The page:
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Franken goes to Supreme Court; voters sue over rejected ballots

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Franken claims Senate win
DFL U.S. Senate candidate Al Franken has claimed victory in the Senate recount, and he is asking the Minnesota Supreme Court to allow him to be seated in the Senate while a court challenge to the results is ongoing.
Jayme Halbritter/Getty Images

The dispute over Minnesota's U.S. Senate race has expanded.  A group of 64 voters filed suit in the Minnesota Supreme Court to have their votes counted.  Meanwhile, Democrat Al Franken asked the court to order the governor and the Secretary of State to sign an election certificate declaring Franken the winner over Republican Norm Coleman. 

Gerry and Joan Ratzlaff said they want their votes counted.  Gerry said he and his wife went to Eagan City Hall to request absentee ballots.

"We took our ballots home for two days, I think it was and voted at home," Gerry Ratzlaff said.

Ratzlaff said he then took their two ballots and his brother-in-law's ballot back to City Hall.

"His counted, because we checked on it. His was counted," he said.  "Ours wasn't, and I gave them to the lady at the same time."

The Ratzlaffs said they were told their ballots were rejected because they weren't registered to vote.  Joan said that can't be the case, since they have been registered to vote for years.

"We did everything right," she said. "We filled out that ballot right.  We signed as witness.  We witnessed each other's, which they said we could do.  We put the address on which she told me that many people forgot."

Joan said later, elections officials told her their ballots weren't accepted because they didn't fill out the absentee ballot application.  But she argued that a proper application had to be filled out to get their absentee ballots in the first place.

"Everybody wants their vote to count," she said.  "It makes me very sad that we voted in the same county since I was 21."

Rejected absentee ballots have been a major part of the recount in Minnesota's U.S. Senate race.  Some of the ballots that were considered wrongly rejected were included in the recount.  But the Ratzlaffs, and many others, say their votes should be counted as well.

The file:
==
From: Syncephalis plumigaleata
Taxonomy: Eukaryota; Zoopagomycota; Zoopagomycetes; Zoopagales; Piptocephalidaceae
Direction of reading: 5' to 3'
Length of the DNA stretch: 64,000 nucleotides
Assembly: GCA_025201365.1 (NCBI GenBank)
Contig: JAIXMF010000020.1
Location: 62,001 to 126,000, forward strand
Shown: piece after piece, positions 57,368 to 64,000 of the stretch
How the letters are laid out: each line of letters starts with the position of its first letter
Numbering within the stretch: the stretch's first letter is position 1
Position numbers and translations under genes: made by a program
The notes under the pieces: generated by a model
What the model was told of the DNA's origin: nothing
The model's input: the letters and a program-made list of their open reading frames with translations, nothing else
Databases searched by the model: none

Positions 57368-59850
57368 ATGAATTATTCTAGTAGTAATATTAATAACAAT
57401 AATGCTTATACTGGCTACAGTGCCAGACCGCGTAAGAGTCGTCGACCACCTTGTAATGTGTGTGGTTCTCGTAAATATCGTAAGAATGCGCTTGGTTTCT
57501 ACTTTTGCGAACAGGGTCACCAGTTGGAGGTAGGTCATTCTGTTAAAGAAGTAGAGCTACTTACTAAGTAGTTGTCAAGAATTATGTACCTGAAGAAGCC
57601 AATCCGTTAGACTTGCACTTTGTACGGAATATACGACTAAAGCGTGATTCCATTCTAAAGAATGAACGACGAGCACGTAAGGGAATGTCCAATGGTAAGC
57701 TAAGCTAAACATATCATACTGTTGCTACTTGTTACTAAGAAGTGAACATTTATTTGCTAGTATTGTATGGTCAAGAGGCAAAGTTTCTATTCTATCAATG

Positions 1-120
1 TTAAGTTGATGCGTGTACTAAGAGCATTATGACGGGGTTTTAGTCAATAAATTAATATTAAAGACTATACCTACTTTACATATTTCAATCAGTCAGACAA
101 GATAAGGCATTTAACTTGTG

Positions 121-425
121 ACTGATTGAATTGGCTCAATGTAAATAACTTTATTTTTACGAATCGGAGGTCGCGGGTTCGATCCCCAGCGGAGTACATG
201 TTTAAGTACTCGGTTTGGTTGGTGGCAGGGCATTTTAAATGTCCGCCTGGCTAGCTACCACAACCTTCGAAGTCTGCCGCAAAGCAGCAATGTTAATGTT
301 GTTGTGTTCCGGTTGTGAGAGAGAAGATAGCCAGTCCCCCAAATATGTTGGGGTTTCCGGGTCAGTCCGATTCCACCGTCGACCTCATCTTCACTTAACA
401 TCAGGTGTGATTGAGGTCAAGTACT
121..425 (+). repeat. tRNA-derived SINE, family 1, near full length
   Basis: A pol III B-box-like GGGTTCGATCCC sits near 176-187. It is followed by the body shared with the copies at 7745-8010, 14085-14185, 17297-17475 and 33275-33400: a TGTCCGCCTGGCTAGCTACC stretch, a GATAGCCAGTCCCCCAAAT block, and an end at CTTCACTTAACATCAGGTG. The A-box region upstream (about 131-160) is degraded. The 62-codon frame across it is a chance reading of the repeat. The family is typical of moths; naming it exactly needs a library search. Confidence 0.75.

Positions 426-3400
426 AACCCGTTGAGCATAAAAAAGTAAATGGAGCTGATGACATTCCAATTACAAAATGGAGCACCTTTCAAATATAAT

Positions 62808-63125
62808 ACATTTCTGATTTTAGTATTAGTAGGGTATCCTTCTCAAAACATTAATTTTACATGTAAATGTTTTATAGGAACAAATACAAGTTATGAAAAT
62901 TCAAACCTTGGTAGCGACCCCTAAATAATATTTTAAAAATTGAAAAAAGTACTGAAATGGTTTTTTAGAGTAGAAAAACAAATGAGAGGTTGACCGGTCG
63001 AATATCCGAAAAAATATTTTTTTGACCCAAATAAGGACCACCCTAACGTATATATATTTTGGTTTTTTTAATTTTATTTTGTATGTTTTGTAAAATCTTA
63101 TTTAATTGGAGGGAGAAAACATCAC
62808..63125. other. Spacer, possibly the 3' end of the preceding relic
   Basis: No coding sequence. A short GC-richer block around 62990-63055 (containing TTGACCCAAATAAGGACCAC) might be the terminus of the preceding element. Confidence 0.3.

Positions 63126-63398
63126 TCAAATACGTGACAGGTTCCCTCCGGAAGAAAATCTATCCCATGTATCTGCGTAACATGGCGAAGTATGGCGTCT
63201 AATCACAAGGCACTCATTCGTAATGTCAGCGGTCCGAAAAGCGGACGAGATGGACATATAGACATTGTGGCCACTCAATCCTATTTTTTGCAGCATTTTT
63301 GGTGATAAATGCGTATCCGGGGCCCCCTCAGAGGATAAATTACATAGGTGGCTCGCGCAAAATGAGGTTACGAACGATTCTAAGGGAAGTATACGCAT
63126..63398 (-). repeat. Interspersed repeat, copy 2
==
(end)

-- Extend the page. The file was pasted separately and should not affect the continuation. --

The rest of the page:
They are part of a lawsuit demanding that the Secretary of State or local elections officials count their votes.  The attorney representing the 64 voters said nearly all of his clients voted for Al Franken.  He added that his firm, Lockgridge, Grindal, Nauen, has worked with the Franken campaign to identify the voters.  

The court filing came on the same day that Franken's campaign requested the Minnesota Supreme Court order Governor Pawlenty and Secretary of State Mark Ritchie to sign an election certificate declaring Franken the winner of the Senate race. Pawlenty and Ritchie turned down the Franken campaign's request earlier this week.  

They said state law prevents them from doing so as long as Norm Coleman is still contesting the election in court.  Franken campaign attorney Marc Elias said he doesn't think the law prevents the governor and secretary of state from taking action.  

"All we are seeking is something that all Minnesotans should insist on which is that they have full representation in the United States Senate during this time of great legislative activity in Washington D.C.," Elias said.

The recount finished with Franken ahead by 225 votes.  The Coleman campaign filed an election contest in court last week and Justice Alan Page appointed a three-judge panel to hear the case, which must start in two weeks.  Elias said Franken should be able to serve in the Senate while the lawsuit moves forward. 

The Coleman campaign's attorney, Tony Trimble, called the Franken campaign's petition to the state Supreme Court warped.

"What they're attempting to do is get their foot in the door and hope that once in a seat and once warming a seat they will know that it's very tough for the Senate to boot somebody out of the seat as that's being warmed," Trimble said.

During the recount, the Coleman campaign petitioned the Minnesota Supreme Court twice with varying results. Both times, Chief Justice Eric Magnuson and Justice G. Barry Anderson recused themselves from those hearings because both were serving on the State Canvassing Board.  It's unclear whether they will recuse themselves from this case.